Saul Moskowitz

Peer Reviewed

Abstract: The first navigation sextant in the world was made by the London instrument maker, John Bird, in the year 1757. It, and four others by him are known to have survived, four of the five in museums in the United States, England, & Holland, and one in the possession of the author. Bird also published two booklets for the Board of Longitude on his methods of making and dividing the scales of astronomical instruments which contain brief reference to his sextants. These, taken with contemporary commentaries on his work, and newly discovered early documents, form the complete record on this major development in the history of navigation. The author has examined four of the five sextants in detail and has obtained data on the fifth. This is a comprehensive report on the historical aspects, mechanical design, and scale division of these instruments, together with the first set of photographs of all five ever published in one place.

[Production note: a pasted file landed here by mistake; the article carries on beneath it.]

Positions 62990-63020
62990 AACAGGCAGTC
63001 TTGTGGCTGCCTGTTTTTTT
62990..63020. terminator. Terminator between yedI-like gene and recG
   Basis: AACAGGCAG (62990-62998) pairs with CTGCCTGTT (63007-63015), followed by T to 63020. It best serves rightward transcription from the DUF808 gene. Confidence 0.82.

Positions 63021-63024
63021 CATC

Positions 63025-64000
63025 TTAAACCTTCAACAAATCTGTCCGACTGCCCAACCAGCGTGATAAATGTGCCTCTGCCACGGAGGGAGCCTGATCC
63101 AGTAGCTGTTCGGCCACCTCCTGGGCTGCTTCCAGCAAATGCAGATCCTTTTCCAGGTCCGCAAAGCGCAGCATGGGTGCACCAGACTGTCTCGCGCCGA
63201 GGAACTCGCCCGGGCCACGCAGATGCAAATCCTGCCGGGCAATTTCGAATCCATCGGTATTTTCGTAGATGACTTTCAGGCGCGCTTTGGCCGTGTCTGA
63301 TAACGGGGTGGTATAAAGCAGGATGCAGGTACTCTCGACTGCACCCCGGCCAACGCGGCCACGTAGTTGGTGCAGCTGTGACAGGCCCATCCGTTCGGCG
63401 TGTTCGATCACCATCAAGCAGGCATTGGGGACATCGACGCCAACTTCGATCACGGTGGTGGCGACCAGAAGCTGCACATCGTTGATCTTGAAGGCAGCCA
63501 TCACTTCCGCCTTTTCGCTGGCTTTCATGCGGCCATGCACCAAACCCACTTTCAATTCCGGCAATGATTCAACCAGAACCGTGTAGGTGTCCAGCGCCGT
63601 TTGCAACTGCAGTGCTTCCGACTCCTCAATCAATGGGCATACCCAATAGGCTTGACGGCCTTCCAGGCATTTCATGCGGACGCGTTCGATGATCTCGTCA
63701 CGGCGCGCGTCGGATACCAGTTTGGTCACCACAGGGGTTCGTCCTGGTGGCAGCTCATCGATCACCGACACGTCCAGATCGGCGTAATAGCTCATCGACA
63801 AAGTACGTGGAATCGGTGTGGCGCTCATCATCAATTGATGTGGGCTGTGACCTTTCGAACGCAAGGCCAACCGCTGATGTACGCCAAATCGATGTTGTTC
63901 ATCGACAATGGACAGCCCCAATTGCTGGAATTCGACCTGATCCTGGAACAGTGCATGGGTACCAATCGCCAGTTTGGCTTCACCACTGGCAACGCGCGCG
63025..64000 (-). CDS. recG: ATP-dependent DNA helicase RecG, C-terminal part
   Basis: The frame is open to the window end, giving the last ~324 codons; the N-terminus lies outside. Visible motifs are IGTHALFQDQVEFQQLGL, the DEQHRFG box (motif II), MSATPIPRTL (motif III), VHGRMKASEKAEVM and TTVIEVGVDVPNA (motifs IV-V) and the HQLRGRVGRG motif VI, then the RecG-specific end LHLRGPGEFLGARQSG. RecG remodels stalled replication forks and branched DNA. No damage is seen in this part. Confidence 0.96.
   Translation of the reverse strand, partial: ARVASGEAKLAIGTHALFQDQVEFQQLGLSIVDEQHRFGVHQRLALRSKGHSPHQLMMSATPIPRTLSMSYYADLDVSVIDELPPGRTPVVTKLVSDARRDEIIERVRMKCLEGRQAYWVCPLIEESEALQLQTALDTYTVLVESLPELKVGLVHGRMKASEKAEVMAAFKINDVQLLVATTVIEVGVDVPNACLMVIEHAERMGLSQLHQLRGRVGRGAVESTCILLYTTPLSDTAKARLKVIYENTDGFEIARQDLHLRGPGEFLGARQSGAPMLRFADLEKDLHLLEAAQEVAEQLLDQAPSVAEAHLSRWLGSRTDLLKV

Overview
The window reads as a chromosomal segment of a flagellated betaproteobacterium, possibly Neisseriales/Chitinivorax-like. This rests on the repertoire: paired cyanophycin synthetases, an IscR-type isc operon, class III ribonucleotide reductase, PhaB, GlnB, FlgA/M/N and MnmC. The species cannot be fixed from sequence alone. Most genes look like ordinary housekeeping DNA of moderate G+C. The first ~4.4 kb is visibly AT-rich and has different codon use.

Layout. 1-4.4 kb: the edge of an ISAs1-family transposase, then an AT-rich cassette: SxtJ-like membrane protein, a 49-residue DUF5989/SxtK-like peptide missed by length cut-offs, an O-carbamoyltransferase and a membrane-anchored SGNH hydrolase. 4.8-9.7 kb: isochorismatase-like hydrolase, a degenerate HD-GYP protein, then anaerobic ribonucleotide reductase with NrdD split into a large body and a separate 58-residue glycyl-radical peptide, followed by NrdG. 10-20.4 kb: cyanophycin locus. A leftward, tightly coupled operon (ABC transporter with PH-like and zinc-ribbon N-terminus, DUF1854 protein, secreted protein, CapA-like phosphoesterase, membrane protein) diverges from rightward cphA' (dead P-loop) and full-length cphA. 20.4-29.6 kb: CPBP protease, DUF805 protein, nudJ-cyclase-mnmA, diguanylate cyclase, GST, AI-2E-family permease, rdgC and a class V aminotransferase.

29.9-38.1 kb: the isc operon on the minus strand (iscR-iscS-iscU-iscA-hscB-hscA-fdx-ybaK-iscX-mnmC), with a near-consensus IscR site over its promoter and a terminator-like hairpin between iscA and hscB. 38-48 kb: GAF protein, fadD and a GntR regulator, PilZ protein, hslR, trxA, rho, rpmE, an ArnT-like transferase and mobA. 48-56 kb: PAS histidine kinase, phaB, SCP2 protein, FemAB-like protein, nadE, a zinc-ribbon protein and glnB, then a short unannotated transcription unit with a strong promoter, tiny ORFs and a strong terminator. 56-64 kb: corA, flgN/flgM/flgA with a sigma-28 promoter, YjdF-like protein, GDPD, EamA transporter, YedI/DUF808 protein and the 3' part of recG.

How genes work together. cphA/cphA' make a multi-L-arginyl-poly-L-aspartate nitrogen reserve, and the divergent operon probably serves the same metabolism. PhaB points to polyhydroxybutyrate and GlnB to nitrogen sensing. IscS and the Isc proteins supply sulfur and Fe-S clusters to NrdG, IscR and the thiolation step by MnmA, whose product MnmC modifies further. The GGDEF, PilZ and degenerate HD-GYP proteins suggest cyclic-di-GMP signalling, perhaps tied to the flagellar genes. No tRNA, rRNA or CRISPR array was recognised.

Published in: NAVIGATION: Journal of the Institute of Navigation, Volume 34, Number 1
Pages: 22 - 42
Cite this article: Moskowitz, Saul, "THE WORLD'S FIRST SEXTANTS", NAVIGATION: Journal of The Institute of Navigation, Vol. 34, No. 1, Spring 1987, pp. 22-42.
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